It could be due in part to the fact that the labour laws here are such that it is very difficult to fire someone.  You really have to document over a period of time if there is a deficiency in performance and give the employee every opportunity to correct it.  In the States, it's far easier to let someone go if they are defaulting in their job responsibilities.   Other employee protections include not being able to take a benefit away that an employee was offered when they started their employment.  Benefits can be made better but cannot be taken away or decreased which seems common place with employers in the States.  Other benefits include gaurunteed 25 days of vacation which is in addition to the bank holidays and a full year's maternity leave.  Only six months of the maternity leave is paid by the company and after that they go on a nomial pay from the government but the company is still obligated to have their job available when they decide to return to work a year later.  Not a bad place to be a new mother! Taxes do seem to be higher here to pay for all these additional services but I can't really work out if the savings I get from social healthcare, etc.  ends up washing out for the higher rate of tax. I guess it's neither here nor there. 

Wish me luck on all of my home moving / furniture building this week.  I'm going to need all the help I can get.  I foresee flying tools in my future due to the frustration that will inevitably come.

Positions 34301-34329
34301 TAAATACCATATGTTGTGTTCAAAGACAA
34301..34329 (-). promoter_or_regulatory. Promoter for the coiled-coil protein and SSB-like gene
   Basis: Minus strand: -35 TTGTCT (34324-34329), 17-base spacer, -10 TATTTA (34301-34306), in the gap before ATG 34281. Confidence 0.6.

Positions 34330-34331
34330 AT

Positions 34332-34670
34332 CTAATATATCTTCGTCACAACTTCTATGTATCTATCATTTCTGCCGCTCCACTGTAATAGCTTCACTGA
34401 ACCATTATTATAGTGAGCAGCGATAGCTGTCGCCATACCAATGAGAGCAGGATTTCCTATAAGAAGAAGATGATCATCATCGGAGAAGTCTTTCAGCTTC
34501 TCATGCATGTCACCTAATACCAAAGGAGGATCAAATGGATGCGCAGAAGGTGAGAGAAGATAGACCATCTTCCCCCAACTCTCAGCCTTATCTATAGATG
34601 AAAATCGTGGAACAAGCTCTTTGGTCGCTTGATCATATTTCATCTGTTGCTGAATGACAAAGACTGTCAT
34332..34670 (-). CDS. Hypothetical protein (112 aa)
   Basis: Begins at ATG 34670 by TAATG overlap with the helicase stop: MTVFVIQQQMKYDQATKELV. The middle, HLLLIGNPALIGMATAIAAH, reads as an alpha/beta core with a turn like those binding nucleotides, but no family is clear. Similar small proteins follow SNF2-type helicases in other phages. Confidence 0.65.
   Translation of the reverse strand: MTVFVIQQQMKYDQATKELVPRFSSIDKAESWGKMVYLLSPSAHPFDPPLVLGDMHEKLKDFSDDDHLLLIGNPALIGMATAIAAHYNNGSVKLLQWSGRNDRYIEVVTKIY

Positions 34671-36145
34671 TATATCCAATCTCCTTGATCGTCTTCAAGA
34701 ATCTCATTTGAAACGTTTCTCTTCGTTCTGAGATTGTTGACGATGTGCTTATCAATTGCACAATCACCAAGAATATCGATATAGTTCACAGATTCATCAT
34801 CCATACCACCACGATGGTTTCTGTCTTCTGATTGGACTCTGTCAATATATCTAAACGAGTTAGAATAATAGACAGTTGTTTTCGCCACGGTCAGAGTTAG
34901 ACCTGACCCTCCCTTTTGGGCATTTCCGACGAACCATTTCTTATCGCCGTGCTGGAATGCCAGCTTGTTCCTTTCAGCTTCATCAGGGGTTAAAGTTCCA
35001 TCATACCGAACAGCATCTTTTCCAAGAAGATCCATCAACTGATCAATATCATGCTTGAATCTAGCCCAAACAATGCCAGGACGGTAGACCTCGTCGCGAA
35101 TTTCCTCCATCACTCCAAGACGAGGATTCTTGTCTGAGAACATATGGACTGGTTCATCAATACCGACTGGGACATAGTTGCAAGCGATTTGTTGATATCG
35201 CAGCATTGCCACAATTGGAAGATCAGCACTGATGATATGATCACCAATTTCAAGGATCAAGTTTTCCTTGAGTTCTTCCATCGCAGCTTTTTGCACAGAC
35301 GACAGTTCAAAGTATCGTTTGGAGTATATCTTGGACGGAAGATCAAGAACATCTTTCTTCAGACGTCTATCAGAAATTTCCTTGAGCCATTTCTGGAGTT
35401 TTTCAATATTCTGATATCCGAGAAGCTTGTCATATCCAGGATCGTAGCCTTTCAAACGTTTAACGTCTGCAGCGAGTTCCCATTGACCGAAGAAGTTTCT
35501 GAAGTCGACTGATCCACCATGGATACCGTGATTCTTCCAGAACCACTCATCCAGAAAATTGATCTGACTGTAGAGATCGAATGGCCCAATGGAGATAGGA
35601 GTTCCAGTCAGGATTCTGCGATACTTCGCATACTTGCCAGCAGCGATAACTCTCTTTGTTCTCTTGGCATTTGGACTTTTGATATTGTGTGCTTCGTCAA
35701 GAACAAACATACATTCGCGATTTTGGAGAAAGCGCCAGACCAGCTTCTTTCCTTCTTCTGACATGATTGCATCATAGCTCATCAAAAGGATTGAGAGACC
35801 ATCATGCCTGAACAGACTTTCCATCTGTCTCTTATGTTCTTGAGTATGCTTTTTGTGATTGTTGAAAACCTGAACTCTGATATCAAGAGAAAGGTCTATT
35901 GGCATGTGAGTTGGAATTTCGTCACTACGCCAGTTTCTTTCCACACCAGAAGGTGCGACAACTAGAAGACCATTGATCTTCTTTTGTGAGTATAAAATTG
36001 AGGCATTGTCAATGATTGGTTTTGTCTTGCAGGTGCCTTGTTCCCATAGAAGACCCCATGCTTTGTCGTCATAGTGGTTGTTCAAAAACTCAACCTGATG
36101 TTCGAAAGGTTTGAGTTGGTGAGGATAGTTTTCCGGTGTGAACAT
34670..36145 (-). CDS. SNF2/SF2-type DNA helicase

Church Street - Across from my flat

Wednesday, March 9, 2011

I'm sorry what did you say?

So of course one of the most interesting parts of getting integrated into my new culture is the difference in accent and dialect.  From time to time I do have to ask for something to be repeated or play my dumb American card and ask them what some term or phrase means in context.  I have jotted down a few words or phrases that I've picked up along the way (although I'm sure there are hundreds more that I haven't listed here).  Feel free to add some to the comment section below that I may have missed ...

My dictionary for English to American translations (keep in mind I work with almost all men in the sales group):

cheers = hello, goodbye, thank you (I think of it like Aloha in Hawaii)
and some bits  = a little extra, used in context "how long do you take for lunch?" "An hour and some bits"
bespoke = custom, specially made
not = zero
boot = car trunk
bonnet = hood of the car
windscreen = windshield
direction indicators = turn signals
pissed = drunk
smart = dressy, dressed up, put together well
fancy = to like or desire something or someone
fortnight = two weeks
pikey = term for gypsies or people that live in caravans
trousers = pants
uni = university
diary = schedule, calendar
chips = french fries
crisps = chips
pudding = general term for desert
biscuit = cookie
holiday = vacation
snog = make-out, kissing
in a strop = annoyed
nappies = diapers
knackered = tired
hoover = vacum
rubbish = crappy
chav = juvenile delinquent, low class
posh = upper class, well-mannered
bin = trash can
lift = elevator
charity shop = thirft store
loo / water closet  = restroom
you alright? = how are you?
let = rent
post = mail